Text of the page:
Slovak government under fire as COVID-19 death rate surges to worst in the world

Slovak government under fire as COVID-19 death rate surges to worst in the world
Prime Minister Igor Matovic said the cabinet will discuss buying the Sputnik V vaccine.
By bne IntelliNews February 18, 2021

Slovakia has recorded the highest coronavirus death rate in the world, with the seven-day rolling average of daily deaths at 1.782 per 100,000 citizens as of February 16, followed by Portugal (1.352), Montenegro (1.319) and Czechia (1.245), according to data published by Our World in Data.

This comes only a few months after Slovakia became the first country in the world to carry out the nationwide testing of the whole population. 

Slovak President Zuzana Caputova warned that the epidemiological situation in the country is extraordinarily grave and serious, attributing the current adverse coronavirus figures to the delay in the introduction of a strict lockdown. 

After meeting with scientists and medical experts, she called on the government and public authorities to apply more precise tracking of contacts, while increasing the supervision and enforcement of emergency measures. They should also carry out more consistent and reasonable communication with the public. 

According to her, the country should not overestimate antigen testing and instead boost its PCR testing capacities. "Aside from increased mobility, the mass testing also has a psychological effect," she stressed, implying that the people often perceive their negative certificates as a clean bill of health.

As of February 16, Slovakia´s National Health Information Centre reported more than 6,000 new positive cases and 105 deaths. “The most significant factor that has prevented coronavirus cases from falling in Slovakia is a high occurrence of the variant that was found in Britain,” said Slovak epidemiologist and vice rector of Trnava University Marek Majdan to the Associated Press.

Two weeks ago, the British mutation of coronavirus was found in 74% of almost 2,000 samples examined recently in the country. "It's spread throughout Slovakia," warned Prime Minister Igor Matovic. 

As of today, the government also approved the proposal by the Slovak health ministry to activate the EU civil protection mechanism in the context of the deteriorating pandemic situation and ask for doctors and nurses from abroad to come and help to provide care for patients suffering from coronavirus in anaesthesiology and intensive care units.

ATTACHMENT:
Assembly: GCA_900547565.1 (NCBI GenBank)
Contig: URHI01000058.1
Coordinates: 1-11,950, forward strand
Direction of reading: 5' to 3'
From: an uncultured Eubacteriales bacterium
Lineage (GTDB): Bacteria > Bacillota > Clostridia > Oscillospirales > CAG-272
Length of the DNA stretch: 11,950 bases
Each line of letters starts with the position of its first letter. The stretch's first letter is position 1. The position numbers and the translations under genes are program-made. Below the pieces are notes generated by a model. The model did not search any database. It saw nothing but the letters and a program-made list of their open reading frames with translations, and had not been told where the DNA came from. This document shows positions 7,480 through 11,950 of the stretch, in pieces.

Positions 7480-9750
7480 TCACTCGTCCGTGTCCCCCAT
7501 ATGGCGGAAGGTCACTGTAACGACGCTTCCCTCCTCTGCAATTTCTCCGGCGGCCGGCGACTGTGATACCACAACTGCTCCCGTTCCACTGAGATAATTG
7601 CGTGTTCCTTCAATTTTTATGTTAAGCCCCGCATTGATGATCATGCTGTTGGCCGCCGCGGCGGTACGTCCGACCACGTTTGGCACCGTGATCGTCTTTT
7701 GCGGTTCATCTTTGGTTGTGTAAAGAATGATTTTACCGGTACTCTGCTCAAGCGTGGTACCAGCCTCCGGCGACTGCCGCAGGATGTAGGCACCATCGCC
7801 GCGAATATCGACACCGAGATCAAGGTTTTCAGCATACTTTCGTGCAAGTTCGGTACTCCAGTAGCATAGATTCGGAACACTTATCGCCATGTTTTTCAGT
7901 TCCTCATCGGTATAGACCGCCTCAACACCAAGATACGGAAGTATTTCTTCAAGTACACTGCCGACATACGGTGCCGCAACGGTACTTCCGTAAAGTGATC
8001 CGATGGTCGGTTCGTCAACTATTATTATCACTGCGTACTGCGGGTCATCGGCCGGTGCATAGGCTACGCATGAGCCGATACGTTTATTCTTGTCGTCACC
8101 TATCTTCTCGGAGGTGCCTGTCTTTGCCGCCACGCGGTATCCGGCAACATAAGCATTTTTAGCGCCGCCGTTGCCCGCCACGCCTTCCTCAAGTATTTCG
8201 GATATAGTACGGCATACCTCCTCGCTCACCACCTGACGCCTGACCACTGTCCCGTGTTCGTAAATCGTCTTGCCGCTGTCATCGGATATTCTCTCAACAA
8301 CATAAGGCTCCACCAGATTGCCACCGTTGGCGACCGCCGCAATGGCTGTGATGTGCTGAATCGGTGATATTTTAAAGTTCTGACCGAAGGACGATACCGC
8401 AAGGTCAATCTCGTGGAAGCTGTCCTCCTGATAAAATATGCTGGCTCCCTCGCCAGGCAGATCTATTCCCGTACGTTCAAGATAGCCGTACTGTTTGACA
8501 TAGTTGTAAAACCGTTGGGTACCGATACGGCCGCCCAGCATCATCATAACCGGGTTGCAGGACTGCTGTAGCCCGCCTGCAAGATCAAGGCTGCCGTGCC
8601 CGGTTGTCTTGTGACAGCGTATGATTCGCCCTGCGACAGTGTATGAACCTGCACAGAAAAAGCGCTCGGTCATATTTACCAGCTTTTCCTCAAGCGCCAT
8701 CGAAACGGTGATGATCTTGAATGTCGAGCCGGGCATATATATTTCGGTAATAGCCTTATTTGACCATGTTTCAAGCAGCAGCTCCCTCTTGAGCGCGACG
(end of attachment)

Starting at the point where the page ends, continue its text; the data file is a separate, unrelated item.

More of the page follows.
"Foreign teams that would come to Slovakia to provide healthcare would only stay for the time necessary in order to achieve the goal. For the time being we expect that the length of stay would be one month," said the ministry in its report.

The Austrian defence ministry responded that it can lend the medical staff of the Austrian army. "Swift and bureaucracy-free aid is a requirement of European solidarity. That’s why we’ve admitted patients from France, Italy and Montenegro. Now, the Austrian army will support Slovakia," said Austrian Chancellor Sebastian Kurz. 

"The Austrian Armed Forces are available whenever the situation calls for it, be it in Austria or abroad... So, it goes without saying that we stand by Slovakia in these times of hardship," added Austrian Defence Minister Klaudia Tanner.

As of February 17, the government approved a list of 19 districts to be labelled as the most severe degree concerning coronavirus. Schools are obliged to stay closed and people are allowed to go to work only with a negative test for coronavirus no older than seven days. It's forbidden to leave or enter these districts. 

The country also introduced mandatory 14-day isolation upon arriving in the country, with people obliged to wait at least eight days before being tested with an RT-PCR test. The isolation also applies to those who have visited other countries in the past two weeks. 

"People who have exclusively visited EU countries, Iceland, Norway, Liechtenstein, Switzerland and the United Kingdom in the past 14 days are subject to isolation. The person will be tested by the PCR method on the eighth day of isolation at the earliest. If the person doesn't participate in testing but has no symptoms during isolation, it will end after 14 days," said Public Health Authority spokesperson Dasa Rackova, quoted by the Slovak News Agency.